Now that the Houston Texans have made J.J. Watt the latest member of the impressive draft class of 2011 to receive a huge contract extension, the focus on the New York Jets and Muhammad Wilkerson becomes a little sharper. Many around the NFL would argue that Wilkerson is second best 3-4 defensive end in football behind only Watt, and there is no doubt that Watt’s new contract will be a major influence on negotiations between the Jets and Wilkerson.
There are a few key factors that must be looked at here. Wilkerson’s camp will argue the two are similar players by pointing to last season’s numbers, when Watt had 80 tackles, 10.5 sacks, and 4 forced fumbles compared to Wilkerson’s 63 tackles, 10.5 sacks and 2 forced fumbles. They will also make the point that both the Texans and Jets rely on their star defensive end equally heavily, and they are right about that.
However, the Jets will use the fact that Watt has been named to more All-Pro teams (3 to 1) and Pro Bowls (2 to 0) while also winning a Defensive Player of the Year Award. Additionally, Watt has been far more productive throughout his three seasons, while Wilkerson really only blossomed into a dominant force last year. None of that is meant as a knock on Wilkerson, who is an outstanding player, but the point is that he doesn’t deserve a 6-year, $100 million contract.
It does seem fair to look around the rest of the league, however, and argue that Wilkerson should be made the second highest paid player at the position. Currently, the next highest paid 3-4 defensive end is Calais Campbell, and Wilkerson would easily be able to argue that he is worth more than the 5-year, $55 million contract the Arizona Cardinals gave Campbell. Campbell is a very good player, but both traditional and advanced statistics point to Wilkerson as the superior player.
With that in mind, what could a potential Wilkerson contract look like? Wilkerson turns 25 next month and has never missed a game, so length isn’t a big issue. We know that he will want more than Campbell, but also that the Jets will certainly give him less than Watt. Splitting the difference, a five or six year contract worth $12-14 million annually seems reasonable, and that would put Wilkerson right up there with the highest paid defenders in the NFL. Such a contract would be fair to both sides, and it would reflect both Wilkerson’s standing around the league and his importance to the Jets.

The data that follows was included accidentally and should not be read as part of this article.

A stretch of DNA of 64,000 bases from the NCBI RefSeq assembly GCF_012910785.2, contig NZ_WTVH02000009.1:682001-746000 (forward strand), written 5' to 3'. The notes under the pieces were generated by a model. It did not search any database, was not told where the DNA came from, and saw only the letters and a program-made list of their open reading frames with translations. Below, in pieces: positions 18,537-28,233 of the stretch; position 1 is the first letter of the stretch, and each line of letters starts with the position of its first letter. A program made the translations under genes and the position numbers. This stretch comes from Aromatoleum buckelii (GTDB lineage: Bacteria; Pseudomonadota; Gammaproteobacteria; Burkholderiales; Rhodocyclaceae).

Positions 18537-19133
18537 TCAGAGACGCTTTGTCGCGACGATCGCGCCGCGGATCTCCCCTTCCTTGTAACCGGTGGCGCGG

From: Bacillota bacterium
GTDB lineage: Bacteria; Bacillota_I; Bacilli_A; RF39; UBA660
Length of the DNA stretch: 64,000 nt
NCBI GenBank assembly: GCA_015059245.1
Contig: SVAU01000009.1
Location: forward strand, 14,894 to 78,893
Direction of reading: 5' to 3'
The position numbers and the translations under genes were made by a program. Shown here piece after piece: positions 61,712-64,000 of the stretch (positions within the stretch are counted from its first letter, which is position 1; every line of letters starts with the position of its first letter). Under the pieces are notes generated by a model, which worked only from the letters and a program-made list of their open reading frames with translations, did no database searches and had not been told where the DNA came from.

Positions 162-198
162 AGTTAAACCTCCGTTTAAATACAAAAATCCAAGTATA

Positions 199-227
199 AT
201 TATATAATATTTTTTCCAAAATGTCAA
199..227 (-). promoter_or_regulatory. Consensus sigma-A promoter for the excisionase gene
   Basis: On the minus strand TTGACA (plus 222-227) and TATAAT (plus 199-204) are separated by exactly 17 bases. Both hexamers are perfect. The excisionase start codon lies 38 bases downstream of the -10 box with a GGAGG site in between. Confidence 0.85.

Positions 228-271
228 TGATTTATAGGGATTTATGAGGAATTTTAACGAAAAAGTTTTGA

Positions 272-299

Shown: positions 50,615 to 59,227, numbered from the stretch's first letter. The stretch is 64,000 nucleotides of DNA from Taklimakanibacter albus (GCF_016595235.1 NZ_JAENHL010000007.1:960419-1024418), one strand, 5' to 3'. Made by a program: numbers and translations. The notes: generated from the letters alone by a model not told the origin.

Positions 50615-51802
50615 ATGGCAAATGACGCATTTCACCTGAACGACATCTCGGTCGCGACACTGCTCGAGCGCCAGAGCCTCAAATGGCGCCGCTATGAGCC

It should be noted, however, that there is zero pressure on the Jets to get a deal done. Wilkerson is under contract through the end of next season (the Jets already picked up his option), and the franchise tag in 2016 would cost much less than a contract extension. However, refusing to pay your best player what he’s worth creates a negative reputation around the league, and it’s not like the Jets have cap problems to worry about.
Maybe a contract extension won’t happen until the offseason, but it is fair to assume a deal will get done by this next time year. Now that the Texans and Watt have set the market for contract extensions for outstanding 3-4 defensive ends, the Jets have the parameters to base Wilkerson’s deal on. Wilkerson won’t quite reach Watt money, but he will certainly receive a huge contract in the not too distant future.